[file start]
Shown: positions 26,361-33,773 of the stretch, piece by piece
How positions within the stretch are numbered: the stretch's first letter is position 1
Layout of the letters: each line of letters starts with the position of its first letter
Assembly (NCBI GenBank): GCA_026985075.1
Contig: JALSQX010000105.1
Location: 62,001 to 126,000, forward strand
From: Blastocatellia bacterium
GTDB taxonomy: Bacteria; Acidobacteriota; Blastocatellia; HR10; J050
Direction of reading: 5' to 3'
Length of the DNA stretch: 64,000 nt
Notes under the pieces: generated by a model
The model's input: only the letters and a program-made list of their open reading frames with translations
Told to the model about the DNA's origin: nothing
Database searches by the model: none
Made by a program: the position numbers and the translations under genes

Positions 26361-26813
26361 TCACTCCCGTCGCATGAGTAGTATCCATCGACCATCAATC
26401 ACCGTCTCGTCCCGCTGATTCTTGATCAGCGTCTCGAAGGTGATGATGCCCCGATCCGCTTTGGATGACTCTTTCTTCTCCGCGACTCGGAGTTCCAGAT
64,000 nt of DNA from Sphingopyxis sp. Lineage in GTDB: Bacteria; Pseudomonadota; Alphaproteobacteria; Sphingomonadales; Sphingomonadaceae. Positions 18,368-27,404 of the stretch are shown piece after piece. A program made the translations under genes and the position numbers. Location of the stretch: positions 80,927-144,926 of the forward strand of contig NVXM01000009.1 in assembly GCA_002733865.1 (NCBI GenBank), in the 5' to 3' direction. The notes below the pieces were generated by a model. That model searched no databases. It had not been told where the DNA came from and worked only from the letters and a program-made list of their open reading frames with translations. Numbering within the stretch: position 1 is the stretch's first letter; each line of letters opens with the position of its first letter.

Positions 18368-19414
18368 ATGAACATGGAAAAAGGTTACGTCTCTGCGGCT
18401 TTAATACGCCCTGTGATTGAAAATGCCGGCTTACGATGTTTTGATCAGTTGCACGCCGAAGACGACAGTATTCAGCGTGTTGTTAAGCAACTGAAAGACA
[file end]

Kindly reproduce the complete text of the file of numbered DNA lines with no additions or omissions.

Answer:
Shown: positions 26,361-33,773 of the stretch, piece by piece
How positions within the stretch are numbered: the stretch's first letter is position 1
Layout of the letters: each line of letters starts with the position of its first letter
Assembly (NCBI GenBank): GCA_026985075.1
Contig: JALSQX010000105.1
Location: 62,001 to 126,000, forward strand
From: Blastocatellia bacterium
GTDB taxonomy: Bacteria; Acidobacteriota; Blastocatellia; HR10; J050
Direction of reading: 5' to 3'
Length of the DNA stretch: 64,000 nt
Notes under the pieces: generated by a model
The model's input: only the letters and a program-made list of their open reading frames with translations
Told to the model about the DNA's origin: nothing
Database searches by the model: none
Made by a program: the position numbers and the translations under genes

Positions 26361-26813
26361 TCACTCCCGTCGCATGAGTAGTATCCATCGACCATCAATC
26401 ACCGTCTCGTCCCGCTGATTCTTGATCAGCGTCTCGAAGGTGATGATGCCCCGATCCGCTTTGGATGACTCTTTCTTCTCCGCGACTCGGAGTTCCAGAT
64,000 nt of DNA from Sphingopyxis sp. Lineage in GTDB: Bacteria; Pseudomonadota; Alphaproteobacteria; Sphingomonadales; Sphingomonadaceae. Positions 18,368-27,404 of the stretch are shown piece after piece. A program made the translations under genes and the position numbers. Location of the stretch: positions 80,927-144,926 of the forward strand of contig NVXM01000009.1 in assembly GCA_002733865.1 (NCBI GenBank), in the 5' to 3' direction. The notes below the pieces were generated by a model. That model searched no databases. It had not been told where the DNA came from and worked only from the letters and a program-made list of their open reading frames with translations. Numbering within the stretch: position 1 is the stretch's first letter; each line of letters opens with the position of its first letter.

Positions 18368-19414
18368 ATGAACATGGAAAAAGGTTACGTCTCTGCGGCT
18401 TTAATACGCCCTGTGATTGAAAATGCCGGCTTACGATGTTTTGATCAGTTGCACGCCGAAGACGACAGTATTCAGCGTGTTGTTAAGCAACTGAAAGACA